Auditing Samsung Smart-TV Apps

Posted: October 10, 2014 in HbbTV, security, Smart TV,

auditing_smarttvIn a recent assignment, I was asked to do an IT security audit of a Samsung Smart-TV app. It took me some time to find the (for me) ideal solution to do the audit with my usual setup of tools. Since Smart-TV apps are based on javascript, they run on a fancy browser in the Smart-TV device. Consequently, using the same auditing techniques for Smart-TV apps as for web applications makes sense.  So the goal was to get all the requests and responses from the emulator through a proxy – in my case BurpSuite. I hope to help fellow IT security auditors to save some time with this little write-up.

When auditing HbbTV apps, where only a limited set of additional features has to be provided by the browser, there is at least one freely available browser extension for Firefox called FireHbbTV, which works perfectly for most cases. When it comes to propriatary solutions, the browser for the application that has to be audited has to provide access to many more vendor-specific APIs that are usually not available as a free browser plugin. In the case of Samsung, there is a VirtualBox-image that – when powered up – emulates a Smart-TV that implements all APIs that developers need in order to develop a Smart-TV App for a Samsung device.

The app I had to do a security assessment for was developed using the Samsung SDK 4.5. The emulator image is based on Ubuntu 12.04. Unfortunately, there is no publicly communicated password for neither the smarttv user nor any other user that might log onto the virtual emulator. Different approaches to have a router that transparently redirects the traffic from the emulator VM to my BurpSuite proxy turned out to either not work as desired or were simply too complicated and time-consuming to setup.

The Solution

In order to redirect web traffic through an attack proxy, the emulator itself has to be modified. You could try to mount the compressed vmdk file with the vmware-tools under linux, but it is easier to mount the virtual machine disk (.vmdk) file within another virtual linux installation. There is a lot of ready-made linux images available on and many other places on the Internet that you could use for this purpose. When the emulator’s virtual disk is mounted within the other linux host you can explore it with root permission and modify all the files on it.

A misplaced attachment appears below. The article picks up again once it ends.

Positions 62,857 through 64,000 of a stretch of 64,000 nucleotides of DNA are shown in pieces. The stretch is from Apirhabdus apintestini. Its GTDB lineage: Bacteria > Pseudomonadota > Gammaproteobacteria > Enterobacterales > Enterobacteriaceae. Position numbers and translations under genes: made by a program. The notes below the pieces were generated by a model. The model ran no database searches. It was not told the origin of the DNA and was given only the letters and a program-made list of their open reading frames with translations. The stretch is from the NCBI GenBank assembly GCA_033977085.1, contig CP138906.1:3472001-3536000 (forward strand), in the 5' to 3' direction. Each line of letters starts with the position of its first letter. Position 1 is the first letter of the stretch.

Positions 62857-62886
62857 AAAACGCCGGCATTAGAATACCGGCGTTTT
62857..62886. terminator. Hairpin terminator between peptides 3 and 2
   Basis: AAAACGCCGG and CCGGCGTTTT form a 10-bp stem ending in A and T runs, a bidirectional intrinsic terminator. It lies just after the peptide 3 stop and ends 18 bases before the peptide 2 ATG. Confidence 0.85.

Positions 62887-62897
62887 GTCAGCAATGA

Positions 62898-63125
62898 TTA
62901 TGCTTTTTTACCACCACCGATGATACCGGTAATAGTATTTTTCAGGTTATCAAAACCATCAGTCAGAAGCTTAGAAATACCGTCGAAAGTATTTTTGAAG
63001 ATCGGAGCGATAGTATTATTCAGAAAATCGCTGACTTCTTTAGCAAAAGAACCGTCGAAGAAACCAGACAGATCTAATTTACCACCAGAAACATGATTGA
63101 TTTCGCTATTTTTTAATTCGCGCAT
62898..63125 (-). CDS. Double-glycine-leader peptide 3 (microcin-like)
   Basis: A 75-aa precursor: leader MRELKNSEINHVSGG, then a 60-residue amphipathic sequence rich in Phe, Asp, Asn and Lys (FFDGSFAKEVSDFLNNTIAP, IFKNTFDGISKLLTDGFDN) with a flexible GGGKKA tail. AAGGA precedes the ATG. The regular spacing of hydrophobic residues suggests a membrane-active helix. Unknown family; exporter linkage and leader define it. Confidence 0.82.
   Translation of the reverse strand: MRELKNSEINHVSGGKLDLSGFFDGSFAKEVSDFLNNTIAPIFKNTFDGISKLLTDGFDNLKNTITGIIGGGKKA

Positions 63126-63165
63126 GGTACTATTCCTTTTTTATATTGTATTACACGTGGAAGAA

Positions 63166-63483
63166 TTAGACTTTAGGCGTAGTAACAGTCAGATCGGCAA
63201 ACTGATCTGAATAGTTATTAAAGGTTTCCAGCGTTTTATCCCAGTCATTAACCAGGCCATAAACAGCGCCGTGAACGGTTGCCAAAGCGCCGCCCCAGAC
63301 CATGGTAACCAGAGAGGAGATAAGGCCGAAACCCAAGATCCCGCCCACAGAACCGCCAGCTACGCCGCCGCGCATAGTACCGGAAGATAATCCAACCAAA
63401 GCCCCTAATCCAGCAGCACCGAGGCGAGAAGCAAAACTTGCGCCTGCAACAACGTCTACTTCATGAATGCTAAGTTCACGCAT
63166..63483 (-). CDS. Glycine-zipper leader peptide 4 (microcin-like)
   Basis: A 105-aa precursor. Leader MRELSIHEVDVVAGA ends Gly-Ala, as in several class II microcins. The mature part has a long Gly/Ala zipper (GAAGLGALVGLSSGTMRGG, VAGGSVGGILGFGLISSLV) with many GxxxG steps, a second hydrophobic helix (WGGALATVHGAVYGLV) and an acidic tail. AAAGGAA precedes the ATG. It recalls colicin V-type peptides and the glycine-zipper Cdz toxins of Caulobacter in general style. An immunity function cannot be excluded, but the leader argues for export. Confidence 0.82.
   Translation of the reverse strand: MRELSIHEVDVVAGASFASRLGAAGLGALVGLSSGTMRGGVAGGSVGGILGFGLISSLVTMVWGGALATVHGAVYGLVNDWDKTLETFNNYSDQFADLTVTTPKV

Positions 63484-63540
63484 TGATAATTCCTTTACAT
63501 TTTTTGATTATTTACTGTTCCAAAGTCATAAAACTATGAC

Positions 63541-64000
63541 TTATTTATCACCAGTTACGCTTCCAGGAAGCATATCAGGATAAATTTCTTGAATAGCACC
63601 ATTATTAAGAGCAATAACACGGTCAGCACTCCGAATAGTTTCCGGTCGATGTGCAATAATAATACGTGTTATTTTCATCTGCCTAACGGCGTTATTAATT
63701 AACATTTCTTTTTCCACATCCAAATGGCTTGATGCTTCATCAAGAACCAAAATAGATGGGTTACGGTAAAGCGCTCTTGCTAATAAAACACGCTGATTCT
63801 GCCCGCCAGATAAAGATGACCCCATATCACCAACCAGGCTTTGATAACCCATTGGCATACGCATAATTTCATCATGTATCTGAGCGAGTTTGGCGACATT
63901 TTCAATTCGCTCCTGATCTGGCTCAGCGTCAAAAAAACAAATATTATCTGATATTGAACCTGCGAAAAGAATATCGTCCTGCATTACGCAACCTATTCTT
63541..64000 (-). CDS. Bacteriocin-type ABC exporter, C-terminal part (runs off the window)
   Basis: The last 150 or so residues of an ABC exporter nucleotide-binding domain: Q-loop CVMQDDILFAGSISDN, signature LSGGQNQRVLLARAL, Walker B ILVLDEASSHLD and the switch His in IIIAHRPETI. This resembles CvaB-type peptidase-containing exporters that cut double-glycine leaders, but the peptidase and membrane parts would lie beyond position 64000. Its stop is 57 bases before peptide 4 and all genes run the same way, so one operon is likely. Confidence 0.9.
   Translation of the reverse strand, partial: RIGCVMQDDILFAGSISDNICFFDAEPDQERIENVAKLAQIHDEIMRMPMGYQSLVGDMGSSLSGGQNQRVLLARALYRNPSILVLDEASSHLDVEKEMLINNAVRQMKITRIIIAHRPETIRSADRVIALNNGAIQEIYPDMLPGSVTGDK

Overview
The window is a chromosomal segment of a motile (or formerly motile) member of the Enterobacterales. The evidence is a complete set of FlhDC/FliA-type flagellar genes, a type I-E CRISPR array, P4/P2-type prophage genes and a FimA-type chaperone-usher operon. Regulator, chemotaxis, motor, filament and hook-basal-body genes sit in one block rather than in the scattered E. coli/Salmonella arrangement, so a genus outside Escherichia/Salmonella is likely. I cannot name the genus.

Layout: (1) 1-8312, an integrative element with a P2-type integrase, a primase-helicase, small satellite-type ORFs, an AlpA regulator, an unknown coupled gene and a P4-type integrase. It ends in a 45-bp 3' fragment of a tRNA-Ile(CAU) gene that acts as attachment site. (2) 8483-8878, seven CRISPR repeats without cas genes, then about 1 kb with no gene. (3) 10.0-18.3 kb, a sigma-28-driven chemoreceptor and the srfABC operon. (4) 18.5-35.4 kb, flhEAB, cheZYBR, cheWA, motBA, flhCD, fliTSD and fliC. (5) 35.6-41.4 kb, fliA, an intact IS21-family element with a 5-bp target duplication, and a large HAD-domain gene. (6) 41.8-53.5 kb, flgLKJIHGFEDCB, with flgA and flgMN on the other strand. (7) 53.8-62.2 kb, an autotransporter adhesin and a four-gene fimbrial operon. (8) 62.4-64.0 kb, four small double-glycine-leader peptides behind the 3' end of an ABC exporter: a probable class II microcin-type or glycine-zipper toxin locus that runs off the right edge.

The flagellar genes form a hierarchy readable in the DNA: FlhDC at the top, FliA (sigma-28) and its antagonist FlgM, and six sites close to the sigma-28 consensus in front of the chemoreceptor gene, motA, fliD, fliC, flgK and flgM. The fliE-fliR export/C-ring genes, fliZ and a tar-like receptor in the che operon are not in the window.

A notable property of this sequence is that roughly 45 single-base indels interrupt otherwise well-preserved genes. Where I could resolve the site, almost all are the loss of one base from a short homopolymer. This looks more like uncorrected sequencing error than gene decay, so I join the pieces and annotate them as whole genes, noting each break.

Start xterm as root in the emulator

As you can see in /home/smarttv/.xinitrc the emulator is started by calling the shell script in /home/smarttv/CSEmulator/Bin as root! All you have to do is to add a line saying

/usr/bin/xterm &

right below the export-section in /home/smarttv/CSEmulator/Bin/


When the emulator starts up the next time, you have a root shell available behind the actual emulator screen. You can switch focus by using the well-known ALT-Tab key combination. Now you can go ahead and tweak configuration files and do things that you like. In Version 4.5 of the Samsung Smart-TV SDK, It is not neccessary to import any SSL cerificates, since the emulator does not check the authenticity of HTTPS URLs.. but you could of course.

Redirecting traffic through BurpSuite-Proxy

In order for this to work, you should make sure your VirtualBox (with the pimped filesystem) uses a Bridged Network Adapter. This way, your Smart-TV emulator uses the same infrastructure as your host system and gets – if the network uses DHCP – an address out of the same network as your host. This way you do not have to try to configure your host as a router – which is not that easy under Windows.

Once this is done, you can use the root-xterm in your emulator in order to add the following rules for your local firewall:

iptables -t nat -A OUTPUT -p tcp --dport 80 -j DNAT --to-destination
iptables -t nat -A OUTPUT -p tcp --dport 443 -j DNAT --to-destination

Make sure to replace ‘’ by your host’s actual IP address.

What this does is to redirect all TCP requests on the ports 443 and 80 to your host’s proxy server on port 8080. If you are using BurpSuite, you have to make sure that your proxy options inlude ‘Support invisible proxying’ and that the proxy service runs on ‘all interfaces’. You could also make the local firewall rules persistent by adding the two lines to the /etc/rc.local file (before the exit command).

Now you can start up the Smart-TV widget in the emulator and you will see all the requests in your proxy log. Of course, you could use any other proxy that supports ‘invisible proxying’.

Happy Testing!

If this was helpful to you, please let me know by donating the equivalent of some beer in the support section to your left. Cheers!

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